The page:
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    Inverse secant function?

    Does anyone recall seeing a Trial or HSC question that dealt with the inverses of sec, cosec, or cot? I saw one recently on sec-1x and am wondering if it was a one-off or if there are more that have appeared in past exams. Thanks
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    Challenging (?) Proof Question

    Prove that if M \notin \mathbb{Z} but M + \cfrac{1}{M} = \cfrac{M^2 + 1}{M} \in \mathbb{Z}, then M^n + \cfrac{1}{M^n} \in \mathbb{Z} for all n \in \mathbb{Z}^+. I am curious as to how Extension 2 students would approach this as a proof problem, and wondering if there are other approaches beyond...
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    Error in Help Section?

    At the end of the help section at https://community.boredofstudies.org/help/bb-codes/ there is help for latex codes that contains int_{1}^{2} x^{2} - 1 I think is meant to be an integral, and thus something like \int_{1}^{2} {x^2 - 1} dx Perhaps this could be fixed? Also, is there are a...
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    Worksheets and questions

    I was asked to post some more questions. The following are in no particular order, and focus on no particular topic, and vary in standard... 1. ABC is any triangle. Show that (a) tan A + tan B + tan C = tan A * tan B * tan C (b) sin A + sin B + sin C = 4cos(A / 2)cos(B / 2)cos(C / 2)...
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    CM_Tutor leaving

    for the snow for a week's holiday this weekend. :) So, the last time I'll be around before going will probably be Sat AM, and I won't be back until late on Sun 18th. If there are any things people want to ask about before I go, please post here. Also, if things come up while I'm away...
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    Some More Questions to Think About

    1. Consider the sequence a<sub>0</sub>, a<sub>1</sub>, a<sub>2</sub>, ... which is an increasing sequence of real numbers (ie a<sub>n</sub> < a<sub>n+1</sub> for all non-negative integers n), defined by a<sub>n+1</sub> = 2<sup>n</sup> - 3a<sub>n</sub>, for n = 0, 1, 2, ... (a) If the first...
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    Parametrics Questions

    In another thread, nike33 asked for some more interesting parametrics questions, so here we go... 1. P(2ap, ap<sup>2</sup>) and Q(2aq, aq<sup>2</sup>) are two points on the parabola x<sup>2</sup> = 4ay. The tangent at P and the line through Q parallel to the axis of the parabola meet at R...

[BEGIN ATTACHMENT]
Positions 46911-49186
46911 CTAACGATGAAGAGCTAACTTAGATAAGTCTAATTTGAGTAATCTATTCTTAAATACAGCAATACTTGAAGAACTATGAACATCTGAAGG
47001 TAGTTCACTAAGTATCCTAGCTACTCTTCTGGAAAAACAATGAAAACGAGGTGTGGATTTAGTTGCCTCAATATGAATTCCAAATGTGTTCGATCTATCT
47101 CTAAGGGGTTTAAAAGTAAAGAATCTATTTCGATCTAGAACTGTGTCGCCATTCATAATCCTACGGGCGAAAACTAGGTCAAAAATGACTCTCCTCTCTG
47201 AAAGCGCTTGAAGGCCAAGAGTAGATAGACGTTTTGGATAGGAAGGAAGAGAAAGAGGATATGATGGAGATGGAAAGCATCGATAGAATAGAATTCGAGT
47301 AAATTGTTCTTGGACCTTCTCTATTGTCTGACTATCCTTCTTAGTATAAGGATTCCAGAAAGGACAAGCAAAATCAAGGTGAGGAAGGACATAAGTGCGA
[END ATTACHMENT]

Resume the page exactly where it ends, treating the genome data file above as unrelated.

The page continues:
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    Some Conics Questions

    Before I post any questions, I would like to make a couple of introductory comments about conics. Most students don't like conics, saying it is hard. I disagree. This is (conceptual) a relatively straight-forward topic, based mostly in simple co-ordinate geometry and calculus. What makes...
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    More questions from the ends of papers

    There has been a discussion of some of the harder stuff that can turn up at the ends of papers, so I thought I'd post some stuff from later questions of some 4u half-yearlies I have. I've skipped the motion, as people probably haven't done it yet, but please advise if I'm wrong... 1. (For...
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    Subscripts?

    Why do the subscript codes < sub > < /sub > (but without the spaces) not seem to work in some parts of the Chemistry forum. I just wrote a post using them in the Acidic Environment part of the forum, but they aren't working (thread on "Chemical Salts????????"). Can someone please have a look...
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    BOS University Guide: A Complete Guide to 1st Year Uni [A Work In Progress]

    I thought I might post a few pieces of advice that might benefit you all. Anybody with Uni experience, feel free to add add in some more hard won lessons. Lecturers know You might think that you are essentially anonymous in a lecture theatre of 150 people - unless you draw attention to...
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    Complex Numbers and Geometry

    Here are a few more questions for people to ponder. I know that each can be done algebraically, and this is better than not being able to solve them at all, but all are more easily done geometrically. 1. P and Q are points on the Argand Diagram representing the complex numbers z and w...
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    Challenge complex numbers problem for current students

    Suppose that z is a complex number with modulus 1 and argument @ (ie z = cos@ + isin@). (a) Show that z^n - 1 = 2i * sin(n@ / 2) * [cos(n@ /2) + isin(n@ / 2)], for n a positive integer. (b) Hence, or otherwise, show that z + z^2 + z^3 + ... + z^n = {sin(n@ / 2) / sin(@ / 2)] * [cos[(n +...
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    Challenge Polynomials problem for current students

    Here is a problem for current Extension 2 students to think about - it is not intended for those of use who are post-school to prove we can do it, because I'm sure we can. The polynomial ax^4 + bx^3 + cx + d = 0 has a triple root. (a) By proving that this root occurs at x = -b / 2a, or...
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